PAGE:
Russia was and remains a ‘prison of nations,’ Moscow writer says

A Soviet GULAG prison (Image: Tom Balmforth, RFE/RL)

A Soviet GULAG prison (Image: Tom Balmforth, RFE/RL) 

2016/07/04 • Analysis & Opinion, Russia

Many writers seek to place all the blame for Russia’s current state on the Soviet system and the inability of either its leaders or the population to escape from its poisonous and insidious influence, but in fact, Irina Birna says, today’s problems are a reflection of a much older problem: Russia was and remains “a prison house of nations.”

In an essay on the Kasparov.ru portal, the Moscow commentator argues that there is no question that “the Russian people is sick,” but she notes that far too many people are inclined to blame the Soviet past for all the problems of the present. In fact, the roots of today’s disasters extend much deeper into the past.

Those who limit their vision to the Soviet past as a source of problems cannot explain, Birna says, “the centuries-old infantilism of the Russian people” or the descriptions in Dostoyevsky and other 19th century writers – like the notion that Russians are “God’s chosen people” that so resonate in Russia today.

And they cannot explain why it was not just in the Soviet period that the great leaders of Russia were “mass murders and maniacs.” Some retreat into references to “the mysteries of the Russian soul” but that doesn’t get anyone very far. And such an approach is especially unjustified given that the answer to the question is obvious.

Russia was and is “a prison of peoples, and the illness of its people is called slavery,” Birna says.

This formula is as people like to say “’all powerful because it is true.’” It provides answers to all historical questions and allows people to “explain the present and predict the future.”

“From it logically flows the foreign and domestic wars, state terrorism, state doping of athletes, football fanatics, universal poverty, scientific-technical backwardness, the lack of sewage lines and the ‘culture’” the supporters of the regime offer to those who must exist inside this prison.

She continues:

“The relationship of the people and the powers is the relationship of prisoners with their jailers.”

“The prisoners know they face life terms, they were born prisoners and when the time comes, their imprisoned children will carry them off to the prison cemetery. And the time between birth and the cemetery – you wouldn’t call it life – must be lived through so as to push the last event off as far as possible.”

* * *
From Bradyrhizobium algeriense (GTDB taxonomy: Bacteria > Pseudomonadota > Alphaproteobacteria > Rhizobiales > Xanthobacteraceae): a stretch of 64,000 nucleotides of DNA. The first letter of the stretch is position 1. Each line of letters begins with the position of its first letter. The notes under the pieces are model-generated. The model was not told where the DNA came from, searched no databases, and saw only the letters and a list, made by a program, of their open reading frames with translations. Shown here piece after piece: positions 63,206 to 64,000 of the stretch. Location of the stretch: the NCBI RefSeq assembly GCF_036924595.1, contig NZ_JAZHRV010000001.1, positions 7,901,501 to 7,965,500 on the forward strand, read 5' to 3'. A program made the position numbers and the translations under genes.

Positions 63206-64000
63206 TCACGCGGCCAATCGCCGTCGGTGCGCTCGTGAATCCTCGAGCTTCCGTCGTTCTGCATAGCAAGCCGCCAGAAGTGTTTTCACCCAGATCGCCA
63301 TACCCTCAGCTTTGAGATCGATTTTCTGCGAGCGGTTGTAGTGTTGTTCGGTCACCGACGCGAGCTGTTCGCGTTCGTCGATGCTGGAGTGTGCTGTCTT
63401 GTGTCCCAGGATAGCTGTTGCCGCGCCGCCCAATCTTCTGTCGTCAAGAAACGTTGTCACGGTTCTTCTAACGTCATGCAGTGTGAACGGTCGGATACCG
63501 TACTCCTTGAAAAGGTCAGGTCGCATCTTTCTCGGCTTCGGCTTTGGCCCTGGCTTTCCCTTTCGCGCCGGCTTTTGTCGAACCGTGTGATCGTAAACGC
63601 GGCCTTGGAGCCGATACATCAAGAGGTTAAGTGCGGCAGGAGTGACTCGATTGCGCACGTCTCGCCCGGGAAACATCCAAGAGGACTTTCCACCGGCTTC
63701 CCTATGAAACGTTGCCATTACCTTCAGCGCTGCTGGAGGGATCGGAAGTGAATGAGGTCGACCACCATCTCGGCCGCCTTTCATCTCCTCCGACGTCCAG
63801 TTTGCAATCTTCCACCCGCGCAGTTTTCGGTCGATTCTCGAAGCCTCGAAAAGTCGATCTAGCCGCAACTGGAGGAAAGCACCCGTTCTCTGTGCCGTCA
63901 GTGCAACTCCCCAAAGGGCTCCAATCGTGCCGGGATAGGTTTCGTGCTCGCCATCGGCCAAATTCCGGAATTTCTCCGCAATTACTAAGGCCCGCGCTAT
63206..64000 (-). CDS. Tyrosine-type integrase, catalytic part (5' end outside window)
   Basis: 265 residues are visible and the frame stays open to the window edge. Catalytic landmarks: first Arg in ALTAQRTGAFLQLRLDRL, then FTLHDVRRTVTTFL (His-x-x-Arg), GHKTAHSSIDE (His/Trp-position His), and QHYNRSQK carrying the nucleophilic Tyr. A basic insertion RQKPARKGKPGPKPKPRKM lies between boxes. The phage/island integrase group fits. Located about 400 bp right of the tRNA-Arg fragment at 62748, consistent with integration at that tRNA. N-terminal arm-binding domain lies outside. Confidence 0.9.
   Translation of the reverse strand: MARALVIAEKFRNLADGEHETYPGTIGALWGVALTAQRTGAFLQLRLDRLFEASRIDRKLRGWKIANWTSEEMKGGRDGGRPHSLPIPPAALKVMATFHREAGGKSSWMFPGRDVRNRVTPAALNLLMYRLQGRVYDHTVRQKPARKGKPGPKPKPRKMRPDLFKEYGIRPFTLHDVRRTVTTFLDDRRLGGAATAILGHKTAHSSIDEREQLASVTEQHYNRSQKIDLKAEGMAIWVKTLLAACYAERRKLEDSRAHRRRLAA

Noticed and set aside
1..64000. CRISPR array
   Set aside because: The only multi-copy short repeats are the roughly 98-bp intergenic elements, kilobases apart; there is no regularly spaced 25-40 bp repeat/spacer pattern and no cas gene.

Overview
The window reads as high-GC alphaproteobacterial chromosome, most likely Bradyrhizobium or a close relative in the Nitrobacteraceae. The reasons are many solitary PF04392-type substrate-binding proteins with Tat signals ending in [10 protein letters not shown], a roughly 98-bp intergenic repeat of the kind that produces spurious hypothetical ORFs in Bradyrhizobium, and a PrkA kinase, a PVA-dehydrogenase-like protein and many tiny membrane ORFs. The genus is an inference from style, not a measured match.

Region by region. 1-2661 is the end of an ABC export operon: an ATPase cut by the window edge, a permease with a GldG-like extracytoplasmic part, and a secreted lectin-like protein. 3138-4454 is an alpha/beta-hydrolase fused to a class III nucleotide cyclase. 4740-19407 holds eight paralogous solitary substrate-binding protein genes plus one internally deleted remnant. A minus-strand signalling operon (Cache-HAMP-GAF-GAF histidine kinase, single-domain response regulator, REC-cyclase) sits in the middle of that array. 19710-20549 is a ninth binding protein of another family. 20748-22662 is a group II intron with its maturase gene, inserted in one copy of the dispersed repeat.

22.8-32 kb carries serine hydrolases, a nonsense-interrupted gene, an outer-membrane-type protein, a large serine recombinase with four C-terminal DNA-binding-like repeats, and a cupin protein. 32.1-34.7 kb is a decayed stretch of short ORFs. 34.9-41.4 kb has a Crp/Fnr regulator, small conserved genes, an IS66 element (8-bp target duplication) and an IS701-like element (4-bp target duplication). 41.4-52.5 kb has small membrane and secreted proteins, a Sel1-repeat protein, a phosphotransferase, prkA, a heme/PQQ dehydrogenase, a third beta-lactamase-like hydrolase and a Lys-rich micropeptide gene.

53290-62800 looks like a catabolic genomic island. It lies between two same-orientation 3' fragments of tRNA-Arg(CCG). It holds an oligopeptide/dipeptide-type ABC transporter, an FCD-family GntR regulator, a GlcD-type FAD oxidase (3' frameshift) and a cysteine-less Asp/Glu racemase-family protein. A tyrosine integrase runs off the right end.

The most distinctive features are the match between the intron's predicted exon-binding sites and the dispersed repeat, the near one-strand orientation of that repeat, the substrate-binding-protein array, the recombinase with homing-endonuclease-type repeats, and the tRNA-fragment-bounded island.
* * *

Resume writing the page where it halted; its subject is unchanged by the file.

Such prisoners do not talk about liberation; they talk about surviving their terms, Birna says. They know they can do that best by being more loyal and obedient to their jailers than to their fellow prisoners. And they adapt because “as is well known, a man is not a pig; he can get used to anything.”

That is how the Russian people has become accustomed to its everyday existence in the prison house that is Russia. It is “so adapted to it that it doesn’t know life beyond the walls of the prison and more than that doesn’t believe in it. And if they did break out into freedom, the prisoners are certain that they would fall into another prison.”

Perhaps the cells would be larger and better lit, with toilets and not slop-pails, and there would be more to buy at the prison store; but they are sure it would be a prison because they cannot comprehend anything else – and won’t until many things change, Birna argues.

In this, she says, Russians are very different from at least some Ukrainians. Birna relates the story of Vladimir Goncharovsky, who went to the Maidan because he “suddenly understood that he was born a slave but [had decided] that his children would not be slaves.” In short, he’d had enough.

The Maidan, she says, marked “a tectonic break” between Russians and Ukrainians and one that will last for a very long time.

“It showed the Russian people what a people could achieve who, at a certain moment, ceased to believe the stories about its ‘exceptional nature,’ its ‘patience,’ its ‘common history,’ its ‘healthy roots,’ and took its fate in its own hands.”

“The Ukrainian people began the Maidan; the Ukrainian people was prepared to die at the Maidan. All the opposition [figures] came to the Maidan later… [and then] attempted to find compromises and points of agreement with ‘the legitimately elected’ criminal president. All the opposition sought to avoid bloodshed. But the people walked directly into sniper fire.”

This is “the lesson which the ‘younger brother’ brought to the ‘older one’ and then united the Russian people around the Kremlin criminals even more tightly. United them because it couldn’t have been otherwise,” unless they were prepared to follow with “a Moscow Maidan,” something the Russians weren’t.

No Russian Goncharovsky has yet been born; the Russian Vladimir Goncharovsky would have purchased some vodka and not a ticket to Moscow.” And he would believe all the Kremlin’s lies about “the Kyiv fascists, operating ‘on State Department money, with CIA help and the direct interference of Europe.’”

That is the only message an imprisoned people could accept, Birna suggests, noting in conclusion that “a people becomes free not when the last slave dies but when the first free man is born.”


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Edited by: A. N.

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